The discovery of DNA profiling is fairly regarded as the revolution in the history and evolution of criminal justice. Although DNA-based methodology has been widely spread in medicine, patient care, and medical research, the use of DNA in forensics and criminal justice has become possible only at the beginning of the 1980s. Currently, a whole set of DNA databases work to facilitate the processes of criminal investigation and justice all over the world, and whether we are able to improve the quality of all criminal justice procedures will depend on our ability to expand the scope of DNA coverage in all spheres of criminal investigation.
In 1983 one of the practicing geneticists from the University of Leicester Alec Jeffries proposed to use human materials that contained DNA for criminal investigation purposes. In other words, the biological material containing DNA could be readily used to identify who had committed the crime (Nelkin & Lindee, 2004). Jeffries was confident that in the process of separating DNA from the biological material, it could be compared to the suspect’s DNA.
Given the variations which specific DNA sequences display in different human populations, these differences and similarities could be used as the subject of criminal research (Nelkin & Lindee, 2004). Despite the uniqueness and the novelty of the procedure, it was before the end of the 1980s that DNA served to solve one of the notorious murder cases in the history of Britain. That is why the discovery of forensic DNA fingerprinting has come to signify “the greatest forensic breakthrough since the advent of fingerprinting at the turn of the century” (Nelkin & Lindee, 2004).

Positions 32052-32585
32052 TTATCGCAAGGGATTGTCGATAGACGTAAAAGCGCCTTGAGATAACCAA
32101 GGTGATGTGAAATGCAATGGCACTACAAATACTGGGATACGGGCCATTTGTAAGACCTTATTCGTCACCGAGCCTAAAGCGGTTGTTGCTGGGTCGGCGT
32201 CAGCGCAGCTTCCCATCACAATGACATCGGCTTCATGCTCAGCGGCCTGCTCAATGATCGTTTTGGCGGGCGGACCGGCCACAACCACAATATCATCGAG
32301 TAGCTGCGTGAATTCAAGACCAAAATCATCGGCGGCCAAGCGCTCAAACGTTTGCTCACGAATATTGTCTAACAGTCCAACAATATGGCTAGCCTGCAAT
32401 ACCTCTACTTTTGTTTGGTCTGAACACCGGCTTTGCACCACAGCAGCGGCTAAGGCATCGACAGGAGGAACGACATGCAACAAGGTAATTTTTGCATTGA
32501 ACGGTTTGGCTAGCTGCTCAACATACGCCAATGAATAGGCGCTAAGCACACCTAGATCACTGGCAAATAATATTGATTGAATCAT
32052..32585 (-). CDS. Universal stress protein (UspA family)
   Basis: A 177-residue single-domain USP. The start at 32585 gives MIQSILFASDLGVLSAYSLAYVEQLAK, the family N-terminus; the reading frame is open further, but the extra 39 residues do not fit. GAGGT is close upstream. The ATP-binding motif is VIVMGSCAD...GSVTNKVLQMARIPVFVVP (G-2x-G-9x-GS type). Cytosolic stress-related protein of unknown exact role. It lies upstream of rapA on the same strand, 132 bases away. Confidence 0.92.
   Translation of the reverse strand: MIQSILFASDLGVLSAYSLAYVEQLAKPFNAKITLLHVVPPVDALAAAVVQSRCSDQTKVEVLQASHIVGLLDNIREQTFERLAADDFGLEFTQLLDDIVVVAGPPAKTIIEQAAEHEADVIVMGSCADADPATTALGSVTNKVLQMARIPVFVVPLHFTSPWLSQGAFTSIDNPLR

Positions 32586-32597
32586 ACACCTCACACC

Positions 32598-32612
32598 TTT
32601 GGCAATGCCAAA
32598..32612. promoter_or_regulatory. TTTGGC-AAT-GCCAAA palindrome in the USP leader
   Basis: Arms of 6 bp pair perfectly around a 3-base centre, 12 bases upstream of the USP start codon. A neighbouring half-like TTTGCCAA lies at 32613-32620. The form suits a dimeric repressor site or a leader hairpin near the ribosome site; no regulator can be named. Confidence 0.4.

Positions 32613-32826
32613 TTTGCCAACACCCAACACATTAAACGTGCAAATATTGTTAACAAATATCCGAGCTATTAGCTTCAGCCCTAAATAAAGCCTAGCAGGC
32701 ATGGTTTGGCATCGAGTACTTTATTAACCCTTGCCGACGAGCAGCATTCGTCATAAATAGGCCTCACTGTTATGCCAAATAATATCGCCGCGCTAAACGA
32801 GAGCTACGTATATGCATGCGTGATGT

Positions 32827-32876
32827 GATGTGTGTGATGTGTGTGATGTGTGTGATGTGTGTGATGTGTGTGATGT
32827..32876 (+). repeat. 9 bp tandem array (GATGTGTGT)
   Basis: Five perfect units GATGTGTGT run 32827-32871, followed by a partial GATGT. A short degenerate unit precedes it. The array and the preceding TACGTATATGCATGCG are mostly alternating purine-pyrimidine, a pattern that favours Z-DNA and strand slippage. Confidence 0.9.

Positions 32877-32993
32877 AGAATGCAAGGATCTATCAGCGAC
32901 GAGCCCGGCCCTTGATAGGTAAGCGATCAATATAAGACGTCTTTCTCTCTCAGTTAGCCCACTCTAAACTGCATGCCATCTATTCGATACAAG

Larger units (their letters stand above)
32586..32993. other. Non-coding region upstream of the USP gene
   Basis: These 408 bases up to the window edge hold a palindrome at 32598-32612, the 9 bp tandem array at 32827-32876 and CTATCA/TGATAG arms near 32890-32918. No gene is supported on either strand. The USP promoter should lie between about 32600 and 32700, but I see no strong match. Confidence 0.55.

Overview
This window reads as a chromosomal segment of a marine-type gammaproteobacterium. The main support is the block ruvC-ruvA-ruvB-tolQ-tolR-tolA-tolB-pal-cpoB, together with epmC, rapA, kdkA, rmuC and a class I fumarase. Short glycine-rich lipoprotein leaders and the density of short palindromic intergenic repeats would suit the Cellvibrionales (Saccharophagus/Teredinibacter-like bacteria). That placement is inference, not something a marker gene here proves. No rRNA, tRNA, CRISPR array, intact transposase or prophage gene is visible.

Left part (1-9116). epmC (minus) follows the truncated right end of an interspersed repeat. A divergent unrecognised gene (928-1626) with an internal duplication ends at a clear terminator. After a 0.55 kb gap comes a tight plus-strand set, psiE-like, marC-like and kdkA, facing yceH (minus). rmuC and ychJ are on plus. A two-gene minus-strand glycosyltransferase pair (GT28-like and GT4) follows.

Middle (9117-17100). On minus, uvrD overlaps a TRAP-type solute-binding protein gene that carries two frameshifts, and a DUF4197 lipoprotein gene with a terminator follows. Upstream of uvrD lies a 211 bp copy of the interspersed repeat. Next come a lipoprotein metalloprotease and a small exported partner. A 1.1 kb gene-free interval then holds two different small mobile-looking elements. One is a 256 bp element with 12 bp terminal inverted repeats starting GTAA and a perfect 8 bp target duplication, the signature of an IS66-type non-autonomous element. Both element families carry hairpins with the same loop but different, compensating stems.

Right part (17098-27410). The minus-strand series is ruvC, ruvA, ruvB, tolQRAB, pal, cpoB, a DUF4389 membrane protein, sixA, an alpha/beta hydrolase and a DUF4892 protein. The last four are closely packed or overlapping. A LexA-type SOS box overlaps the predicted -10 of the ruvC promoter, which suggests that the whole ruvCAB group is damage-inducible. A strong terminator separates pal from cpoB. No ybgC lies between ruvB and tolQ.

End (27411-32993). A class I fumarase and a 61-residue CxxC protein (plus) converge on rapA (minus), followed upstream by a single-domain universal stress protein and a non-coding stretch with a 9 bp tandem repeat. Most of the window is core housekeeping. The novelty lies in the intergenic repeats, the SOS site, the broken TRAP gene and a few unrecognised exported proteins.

Until present, DNA profiling and fingerprinting have been the two most reliable techniques forensic professionals use in the process of identifying the criminal. Simultaneously, forensic laboratories recognize that DNA methodology is far from being infallible, and actively work to reduce the probability of a statistical error in the process of testing DNA. The first official DNA database was created in Britain in 1995 (Barak, 2007).
While the British national database currently contains DNA profiles for more than 5 percent of national population, the percentage of DNA profiles in the U. S. national database does not exceed 0. 5 percent (Barak, 2007). Nevertheless, in the present day system of criminal justice the DNA technology is effectively used for dragnets or mass screening, where a group of individuals who fit general description are requested to provide a sample of their DNA for forensic analysis (Barak, 2007). Furthermore, DNA is widely applied for familial searching, which is used “in cases in which a crime-scene profile has failed to match a suspect profile on the national DNA database” (Barak, 2007).
To a large extent, familial searching involves investigating and analyzing the DNA profiles which are similar to those identified at the crime scene. Forensic and criminal justice professionals strongly believe that these similarities are readily visible among the suspects’ relatives and can thus lead them to solving the most problematic crimes. Certainly, these applications of DNA methodology are not without problems; and a whole set of ethical and confidentiality issues are involved into the process of using DNA profiling to investigate the crime.